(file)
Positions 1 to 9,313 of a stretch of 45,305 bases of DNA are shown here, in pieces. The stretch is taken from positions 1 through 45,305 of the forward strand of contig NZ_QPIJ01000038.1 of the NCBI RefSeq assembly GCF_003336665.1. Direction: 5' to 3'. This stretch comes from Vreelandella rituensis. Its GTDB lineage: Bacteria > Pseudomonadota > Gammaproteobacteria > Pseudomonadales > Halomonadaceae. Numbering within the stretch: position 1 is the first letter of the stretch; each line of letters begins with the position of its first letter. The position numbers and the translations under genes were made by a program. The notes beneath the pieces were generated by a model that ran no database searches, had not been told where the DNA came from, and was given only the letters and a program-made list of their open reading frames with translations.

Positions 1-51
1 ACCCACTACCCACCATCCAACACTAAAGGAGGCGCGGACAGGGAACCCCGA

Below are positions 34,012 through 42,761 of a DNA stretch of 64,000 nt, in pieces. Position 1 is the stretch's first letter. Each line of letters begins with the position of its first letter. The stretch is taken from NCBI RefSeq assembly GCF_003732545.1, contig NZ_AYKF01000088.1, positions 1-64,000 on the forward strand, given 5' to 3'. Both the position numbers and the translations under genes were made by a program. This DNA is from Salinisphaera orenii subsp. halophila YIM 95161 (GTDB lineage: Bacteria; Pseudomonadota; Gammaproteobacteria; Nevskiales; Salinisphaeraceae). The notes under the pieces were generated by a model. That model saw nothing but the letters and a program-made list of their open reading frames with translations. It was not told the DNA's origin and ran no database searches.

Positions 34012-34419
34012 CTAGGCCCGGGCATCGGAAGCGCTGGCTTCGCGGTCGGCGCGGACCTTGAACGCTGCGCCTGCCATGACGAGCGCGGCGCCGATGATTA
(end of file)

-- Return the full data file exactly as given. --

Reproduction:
Positions 1 to 9,313 of a stretch of 45,305 bases of DNA are shown here, in pieces. The stretch is taken from positions 1 through 45,305 of the forward strand of contig NZ_QPIJ01000038.1 of the NCBI RefSeq assembly GCF_003336665.1. Direction: 5' to 3'. This stretch comes from Vreelandella rituensis. Its GTDB lineage: Bacteria > Pseudomonadota > Gammaproteobacteria > Pseudomonadales > Halomonadaceae. Numbering within the stretch: position 1 is the first letter of the stretch; each line of letters begins with the position of its first letter. The position numbers and the translations under genes were made by a program. The notes beneath the pieces were generated by a model that ran no database searches, had not been told where the DNA came from, and was given only the letters and a program-made list of their open reading frames with translations.

Positions 1-51
1 ACCCACTACCCACCATCCAACACTAAAGGAGGCGCGGACAGGGAACCCCGA

Below are positions 34,012 through 42,761 of a DNA stretch of 64,000 nt, in pieces. Position 1 is the stretch's first letter. Each line of letters begins with the position of its first letter. The stretch is taken from NCBI RefSeq assembly GCF_003732545.1, contig NZ_AYKF01000088.1, positions 1-64,000 on the forward strand, given 5' to 3'. Both the position numbers and the translations under genes were made by a program. This DNA is from Salinisphaera orenii subsp. halophila YIM 95161 (GTDB lineage: Bacteria; Pseudomonadota; Gammaproteobacteria; Nevskiales; Salinisphaeraceae). The notes under the pieces were generated by a model. That model saw nothing but the letters and a program-made list of their open reading frames with translations. It was not told the DNA's origin and ran no database searches.

Positions 34012-34419
34012 CTAGGCCCGGGCATCGGAAGCGCTGGCTTCGCGGTCGGCGCGGACCTTGAACGCTGCGCCTGCCATGACGAGCGCGGCGCCGATGATTA